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How to Bid a Handyman Job
A handyman can make a number of repairs around a home or business, from floor installation and painting to resolving plumbing issues and more. However, when taking on a handyman position, there are several key considerations to keep in mind, particularly when it comes to price points. Bidding a handyman job involves not only a consideration of time, but also of supplies, skill and ability.
Determine the time it will take to complete the job. Most handymen have an hourly rate that they charge for most jobs. However, the type of project and the person hiring for the job can make a difference. Figure out the full length of time it will take to complete the project, taking into account any trips for supplies, potential pitfalls during the project and set your price point accordingly.
Consider the scope of the job. If the job in question is a complicated one then you need to adjust your bid accordingly; the same holds true if the job is fairly time consuming but simple and it's just a matter of following a process.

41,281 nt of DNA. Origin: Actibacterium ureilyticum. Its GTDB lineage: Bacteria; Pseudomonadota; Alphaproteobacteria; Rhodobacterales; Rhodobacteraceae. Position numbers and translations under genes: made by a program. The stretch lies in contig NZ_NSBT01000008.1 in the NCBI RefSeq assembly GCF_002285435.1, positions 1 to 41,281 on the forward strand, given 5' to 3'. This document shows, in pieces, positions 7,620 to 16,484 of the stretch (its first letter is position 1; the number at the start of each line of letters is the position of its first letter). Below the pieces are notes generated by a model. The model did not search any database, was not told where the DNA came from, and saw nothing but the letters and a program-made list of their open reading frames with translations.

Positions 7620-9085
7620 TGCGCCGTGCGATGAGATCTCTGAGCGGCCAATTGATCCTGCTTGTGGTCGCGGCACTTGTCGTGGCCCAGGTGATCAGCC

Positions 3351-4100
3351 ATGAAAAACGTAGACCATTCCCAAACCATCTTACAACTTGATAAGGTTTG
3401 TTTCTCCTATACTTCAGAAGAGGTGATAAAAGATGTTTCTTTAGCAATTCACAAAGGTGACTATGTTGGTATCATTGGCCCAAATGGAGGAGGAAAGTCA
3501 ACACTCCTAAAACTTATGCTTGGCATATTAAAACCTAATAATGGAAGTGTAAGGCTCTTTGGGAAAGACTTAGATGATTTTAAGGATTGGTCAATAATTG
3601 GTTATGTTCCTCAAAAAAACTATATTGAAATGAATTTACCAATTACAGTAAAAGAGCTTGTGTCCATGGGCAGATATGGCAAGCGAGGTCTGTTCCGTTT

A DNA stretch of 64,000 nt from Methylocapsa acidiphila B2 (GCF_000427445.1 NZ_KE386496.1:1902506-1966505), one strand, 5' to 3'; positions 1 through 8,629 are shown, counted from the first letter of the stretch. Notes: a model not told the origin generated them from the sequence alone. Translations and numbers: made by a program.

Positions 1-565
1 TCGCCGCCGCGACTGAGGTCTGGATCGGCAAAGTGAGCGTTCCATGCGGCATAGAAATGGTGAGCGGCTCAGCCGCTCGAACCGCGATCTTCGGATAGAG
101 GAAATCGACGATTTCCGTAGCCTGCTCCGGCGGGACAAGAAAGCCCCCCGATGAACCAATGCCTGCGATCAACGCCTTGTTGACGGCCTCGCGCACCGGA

Allow for supply considerations in your bid. Most handymen jobs require tools, which you likely already have, as well as supplies needed to complete the project. In most instances, the person doing the hiring for the work pays for the materials to do the job. Include supply costs into your bid, in terms of building supply costs, paid to you or as a stipulation that must be met before you are on site to do the job.
Submit your bid in writing. To get the best shot at being the winning bid, make yours negotiable, dependent on any concessions the person hiring may be willing to make, such as making the scope of the project smaller or cutting certain aspects to take less time. Once you've submitted a written bid, the particulars are down on paper and it makes negotiating each item easier.
Don't get greedy. It may be tempting to try to get as much as you can out of a particular job, but the name of the game when it comes to handyman work is repeat business. You might need to accept a little less for an initial contract, which will result in making the customer happy who, therefore, may hire you again for other handyman jobs they have available.
Lynda Moultry Belcher is a writer, editor and public relations professional. She worked for a daily newspaper for 10 years and has been a freelance writer for more than 15 years. She has contributed to Divorce360 and Revolution Health Group, among other publications. She is also the author of "101 Plus-Size Women's Clothing Tips" and writes "Style At Any Size," a bi-weekly newspaper column.